After Subway Rampage: Adams, Sewell to Provide More Officers, Scour Social Media for Unhinged Rants

After Subway Rampage: Adams, Sewell to Provide More Officers, Scour Social Media for Unhinged Rants

By Yehudit Garmaise

The police will be “omnipresent” on the subway trains and platforms, and passengers “will see those officers going after those violent offenders,” Mayor Eric Adams and NYPD Police Commissioner Keechant Sewell said on Sunday in several television appearances.

Besides for doubling the police presence on the trains, as Adams said he would do after James’ rampage, on Sunday, the mayor also spoke about his longtime plans to “deploy police correctly, to deal with the mental-health and homelessness crisis in our system, and to ensure that officers are receiving specific information on what we expect from them,” as solutions to the city’s ever surging crime rate.

Adams also took aim at social media, where James had posted several unhinged rants.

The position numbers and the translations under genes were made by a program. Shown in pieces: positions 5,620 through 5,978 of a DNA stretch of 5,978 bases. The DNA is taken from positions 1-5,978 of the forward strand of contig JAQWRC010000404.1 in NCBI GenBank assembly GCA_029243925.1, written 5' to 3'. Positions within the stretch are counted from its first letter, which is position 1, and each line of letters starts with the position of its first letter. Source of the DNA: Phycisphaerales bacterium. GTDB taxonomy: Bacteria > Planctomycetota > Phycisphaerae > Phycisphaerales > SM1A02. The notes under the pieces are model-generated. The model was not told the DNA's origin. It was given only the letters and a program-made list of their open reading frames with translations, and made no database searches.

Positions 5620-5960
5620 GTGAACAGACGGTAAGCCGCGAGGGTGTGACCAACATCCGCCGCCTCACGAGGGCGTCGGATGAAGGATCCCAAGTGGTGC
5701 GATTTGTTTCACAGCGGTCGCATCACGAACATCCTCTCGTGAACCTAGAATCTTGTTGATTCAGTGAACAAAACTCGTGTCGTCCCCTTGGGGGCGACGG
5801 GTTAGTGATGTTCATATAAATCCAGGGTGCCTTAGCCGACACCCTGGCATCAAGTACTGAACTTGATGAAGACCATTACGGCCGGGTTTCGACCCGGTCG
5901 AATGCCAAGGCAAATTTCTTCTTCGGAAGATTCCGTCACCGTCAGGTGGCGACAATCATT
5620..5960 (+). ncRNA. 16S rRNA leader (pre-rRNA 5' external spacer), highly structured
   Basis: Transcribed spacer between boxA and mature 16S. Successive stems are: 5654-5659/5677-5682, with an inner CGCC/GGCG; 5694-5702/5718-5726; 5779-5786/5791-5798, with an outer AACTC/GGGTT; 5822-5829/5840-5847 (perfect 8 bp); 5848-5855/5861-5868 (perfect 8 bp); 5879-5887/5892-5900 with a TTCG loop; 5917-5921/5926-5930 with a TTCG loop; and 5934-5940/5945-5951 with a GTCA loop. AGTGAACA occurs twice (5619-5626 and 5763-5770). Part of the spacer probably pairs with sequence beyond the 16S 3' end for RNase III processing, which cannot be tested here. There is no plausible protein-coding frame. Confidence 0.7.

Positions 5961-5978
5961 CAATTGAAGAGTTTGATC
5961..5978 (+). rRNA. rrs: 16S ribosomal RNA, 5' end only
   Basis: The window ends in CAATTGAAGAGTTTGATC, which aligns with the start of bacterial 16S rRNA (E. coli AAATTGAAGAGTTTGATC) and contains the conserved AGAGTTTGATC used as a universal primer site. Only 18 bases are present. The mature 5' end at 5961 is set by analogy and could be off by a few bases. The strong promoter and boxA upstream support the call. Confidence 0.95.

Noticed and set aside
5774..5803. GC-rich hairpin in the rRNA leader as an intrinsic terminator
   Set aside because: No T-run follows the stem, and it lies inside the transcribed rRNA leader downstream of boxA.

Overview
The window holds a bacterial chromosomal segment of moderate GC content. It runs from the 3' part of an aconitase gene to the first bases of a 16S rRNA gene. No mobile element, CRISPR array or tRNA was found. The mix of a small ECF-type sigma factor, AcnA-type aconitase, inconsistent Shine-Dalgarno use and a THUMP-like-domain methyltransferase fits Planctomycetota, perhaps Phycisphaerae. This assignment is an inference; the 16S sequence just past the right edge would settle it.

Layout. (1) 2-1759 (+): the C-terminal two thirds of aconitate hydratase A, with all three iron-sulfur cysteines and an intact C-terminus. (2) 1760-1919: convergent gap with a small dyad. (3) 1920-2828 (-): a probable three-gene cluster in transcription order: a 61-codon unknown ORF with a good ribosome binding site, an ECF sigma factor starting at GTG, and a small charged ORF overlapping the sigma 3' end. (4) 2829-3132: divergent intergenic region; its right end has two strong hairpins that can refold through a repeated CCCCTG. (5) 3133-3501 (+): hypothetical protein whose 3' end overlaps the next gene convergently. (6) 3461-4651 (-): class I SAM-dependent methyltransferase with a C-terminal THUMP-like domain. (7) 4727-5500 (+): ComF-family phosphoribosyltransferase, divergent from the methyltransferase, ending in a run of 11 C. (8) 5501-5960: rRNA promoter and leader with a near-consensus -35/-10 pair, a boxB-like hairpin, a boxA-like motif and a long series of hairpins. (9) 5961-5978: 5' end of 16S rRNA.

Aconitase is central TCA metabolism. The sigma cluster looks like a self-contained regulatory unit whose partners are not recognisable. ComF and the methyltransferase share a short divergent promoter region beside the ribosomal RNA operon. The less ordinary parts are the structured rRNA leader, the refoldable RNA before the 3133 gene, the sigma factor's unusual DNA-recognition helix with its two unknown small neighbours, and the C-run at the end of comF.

“We can identify using our artificial intelligence to identify those who are talking about violence,” Adams said. “There’s a corporate responsibility.”

“The subways have to be safe, and they will be safe,” Sewell said on ABC.

While the public recovers from last Tuesday’s terrifying rampage, in which Frank James allegedly opened fire on a crowded N-train in Brooklyn and injured 29 innocent commuters, the NYPD has also reported that so far this year, major felonies reported in the subway system rose 68%, robberies in the subways surged by 72%, and felony assaults have increased by 28%, the New York Post reported.

Earlier this month, the NYPD also revealed a 37% increase in major crimes in March.

Despite these horrifying statistics, on MSNBC on Sunday, Adams and Sewell provided the cold comfort that Mississippi, Kentucky, and Louisiana have the country’s highest murder rates and that New York City is much safer than it has been in the past.

“I was in the city when it spiraled out of control during the mid 80s [and] early 90s, and “[New York City] is far from [where it was then],” said the mayor.

“This city is far from spiraling out of control, and we hope to get crime under control and deal with those pathways that lead to criminal behavior in our city,” said Mayor Adams, that since he took office Jan. 1, the NYPD has recovered 1,800 guns off the streets.


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